Coca-Cola and Nestle are marketing a sparkling green-tea drink called Enviga as “the calorie burner.” Kraft sells guacamole dip that isn’t. Tropicana’s Peach Papaya drink contains neither. My CNNMoney column today looks as misleading food labels, and how they undermine trust in an industry that already faces critical scrutiny over the obesity issue. Here is how it begins:
They say you can’t judge a book by its cover. All too often, you can’t judge a food by its label, either.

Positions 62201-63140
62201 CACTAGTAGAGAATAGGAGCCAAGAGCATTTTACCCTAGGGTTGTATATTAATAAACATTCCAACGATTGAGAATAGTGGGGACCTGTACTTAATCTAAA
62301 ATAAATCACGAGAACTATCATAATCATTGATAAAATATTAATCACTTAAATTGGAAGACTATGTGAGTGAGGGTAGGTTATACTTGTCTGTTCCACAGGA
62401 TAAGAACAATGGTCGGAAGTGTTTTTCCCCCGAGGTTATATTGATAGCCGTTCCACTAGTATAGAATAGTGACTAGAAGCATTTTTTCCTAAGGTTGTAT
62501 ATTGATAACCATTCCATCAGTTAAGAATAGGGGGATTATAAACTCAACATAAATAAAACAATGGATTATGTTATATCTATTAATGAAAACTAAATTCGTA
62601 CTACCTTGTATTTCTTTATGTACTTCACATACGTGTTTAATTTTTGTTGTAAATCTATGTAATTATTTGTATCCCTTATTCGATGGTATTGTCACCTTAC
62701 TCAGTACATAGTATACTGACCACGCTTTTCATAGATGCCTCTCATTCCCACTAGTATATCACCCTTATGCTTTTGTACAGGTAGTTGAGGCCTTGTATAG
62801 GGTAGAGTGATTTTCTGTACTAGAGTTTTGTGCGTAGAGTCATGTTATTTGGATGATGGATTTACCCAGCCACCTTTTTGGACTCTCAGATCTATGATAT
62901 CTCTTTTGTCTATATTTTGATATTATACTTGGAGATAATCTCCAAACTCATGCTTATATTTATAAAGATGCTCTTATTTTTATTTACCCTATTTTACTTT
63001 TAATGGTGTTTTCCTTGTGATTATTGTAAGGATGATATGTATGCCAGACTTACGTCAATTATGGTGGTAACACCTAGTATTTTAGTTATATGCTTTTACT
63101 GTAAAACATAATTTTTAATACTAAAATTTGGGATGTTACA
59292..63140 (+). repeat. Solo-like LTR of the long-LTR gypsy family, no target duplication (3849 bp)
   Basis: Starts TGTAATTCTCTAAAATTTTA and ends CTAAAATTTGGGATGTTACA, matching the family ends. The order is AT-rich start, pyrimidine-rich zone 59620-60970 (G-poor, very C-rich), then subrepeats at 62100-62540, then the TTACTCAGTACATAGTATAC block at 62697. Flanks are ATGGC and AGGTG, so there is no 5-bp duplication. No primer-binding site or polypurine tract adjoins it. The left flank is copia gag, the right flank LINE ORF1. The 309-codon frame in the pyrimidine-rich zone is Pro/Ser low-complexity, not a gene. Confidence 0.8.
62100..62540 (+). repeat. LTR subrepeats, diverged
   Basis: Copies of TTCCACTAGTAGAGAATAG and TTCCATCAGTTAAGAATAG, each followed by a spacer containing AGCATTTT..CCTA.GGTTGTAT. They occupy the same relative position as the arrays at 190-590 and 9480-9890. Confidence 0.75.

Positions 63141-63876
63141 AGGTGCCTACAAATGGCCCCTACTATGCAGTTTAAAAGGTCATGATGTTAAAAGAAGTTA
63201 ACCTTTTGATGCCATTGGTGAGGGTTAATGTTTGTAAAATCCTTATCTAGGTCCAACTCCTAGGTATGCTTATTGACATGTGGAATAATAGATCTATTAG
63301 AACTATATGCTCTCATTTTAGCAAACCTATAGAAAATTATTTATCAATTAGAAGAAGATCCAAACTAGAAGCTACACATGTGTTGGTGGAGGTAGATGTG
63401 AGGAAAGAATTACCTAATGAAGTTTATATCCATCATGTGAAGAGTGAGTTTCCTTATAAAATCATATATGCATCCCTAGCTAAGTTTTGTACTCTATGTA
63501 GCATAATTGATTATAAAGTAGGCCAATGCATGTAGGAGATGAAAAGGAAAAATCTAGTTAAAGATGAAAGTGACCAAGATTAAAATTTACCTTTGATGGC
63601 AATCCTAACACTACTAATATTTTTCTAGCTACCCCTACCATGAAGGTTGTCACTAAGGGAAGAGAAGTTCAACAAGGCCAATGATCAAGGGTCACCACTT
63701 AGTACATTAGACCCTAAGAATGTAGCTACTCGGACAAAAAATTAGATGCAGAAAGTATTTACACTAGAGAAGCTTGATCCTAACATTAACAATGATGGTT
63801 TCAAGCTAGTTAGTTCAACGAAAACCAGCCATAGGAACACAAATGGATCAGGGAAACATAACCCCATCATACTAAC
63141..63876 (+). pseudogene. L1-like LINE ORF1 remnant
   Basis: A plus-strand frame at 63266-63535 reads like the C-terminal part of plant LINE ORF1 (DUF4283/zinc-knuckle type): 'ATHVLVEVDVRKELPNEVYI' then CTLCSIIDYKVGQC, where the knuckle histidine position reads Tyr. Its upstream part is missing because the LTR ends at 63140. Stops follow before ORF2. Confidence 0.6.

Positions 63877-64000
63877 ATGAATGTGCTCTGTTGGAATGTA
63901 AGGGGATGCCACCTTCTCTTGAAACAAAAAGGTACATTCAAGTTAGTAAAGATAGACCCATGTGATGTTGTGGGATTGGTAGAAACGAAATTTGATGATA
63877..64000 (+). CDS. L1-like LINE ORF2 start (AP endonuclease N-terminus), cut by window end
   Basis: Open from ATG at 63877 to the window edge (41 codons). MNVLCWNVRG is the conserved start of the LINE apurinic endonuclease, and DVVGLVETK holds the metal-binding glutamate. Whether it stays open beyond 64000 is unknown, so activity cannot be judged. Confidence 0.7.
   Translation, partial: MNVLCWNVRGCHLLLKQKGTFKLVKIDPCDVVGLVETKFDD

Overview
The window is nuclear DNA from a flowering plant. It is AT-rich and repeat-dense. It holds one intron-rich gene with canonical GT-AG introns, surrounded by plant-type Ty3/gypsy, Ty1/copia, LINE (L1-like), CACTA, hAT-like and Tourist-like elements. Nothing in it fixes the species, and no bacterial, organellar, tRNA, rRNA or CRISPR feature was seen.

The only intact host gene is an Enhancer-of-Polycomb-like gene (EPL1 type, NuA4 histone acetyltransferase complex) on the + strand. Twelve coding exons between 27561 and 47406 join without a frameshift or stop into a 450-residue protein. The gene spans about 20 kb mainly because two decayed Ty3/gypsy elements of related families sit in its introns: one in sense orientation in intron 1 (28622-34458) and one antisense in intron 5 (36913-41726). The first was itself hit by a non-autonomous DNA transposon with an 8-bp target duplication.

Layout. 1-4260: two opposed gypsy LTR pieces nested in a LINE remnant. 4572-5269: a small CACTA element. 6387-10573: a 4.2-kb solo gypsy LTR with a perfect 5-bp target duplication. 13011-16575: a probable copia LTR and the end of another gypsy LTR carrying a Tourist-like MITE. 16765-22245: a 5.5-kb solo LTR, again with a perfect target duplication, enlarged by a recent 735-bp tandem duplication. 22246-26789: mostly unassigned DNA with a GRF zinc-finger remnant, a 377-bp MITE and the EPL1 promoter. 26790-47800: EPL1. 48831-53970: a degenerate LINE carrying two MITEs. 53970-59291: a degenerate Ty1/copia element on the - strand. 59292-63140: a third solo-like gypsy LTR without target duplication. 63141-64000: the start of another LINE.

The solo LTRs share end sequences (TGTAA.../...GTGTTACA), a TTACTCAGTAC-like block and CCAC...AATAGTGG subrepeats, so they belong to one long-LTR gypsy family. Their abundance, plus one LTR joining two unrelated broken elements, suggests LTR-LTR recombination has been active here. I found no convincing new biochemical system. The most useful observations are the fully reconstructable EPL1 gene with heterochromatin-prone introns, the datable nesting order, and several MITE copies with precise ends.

Take Kraft guacamole dip. Actually, don’t – not if you, like most of us, operate under the belief that the primary ingredient in guacamole is avocado.
Kraft’s dip, it turns out, contains less than 2 percent avocado.
You can read the rest here.
As it happens, I think the food industry has gotten a bad rap over obesity. That, in my mind, is more an issue of personal responsibility than corporate responsibility. But the industry will be better able to defend itself against regulatory threats and schemes to tax fatty foods if its marketing practices are above criticism.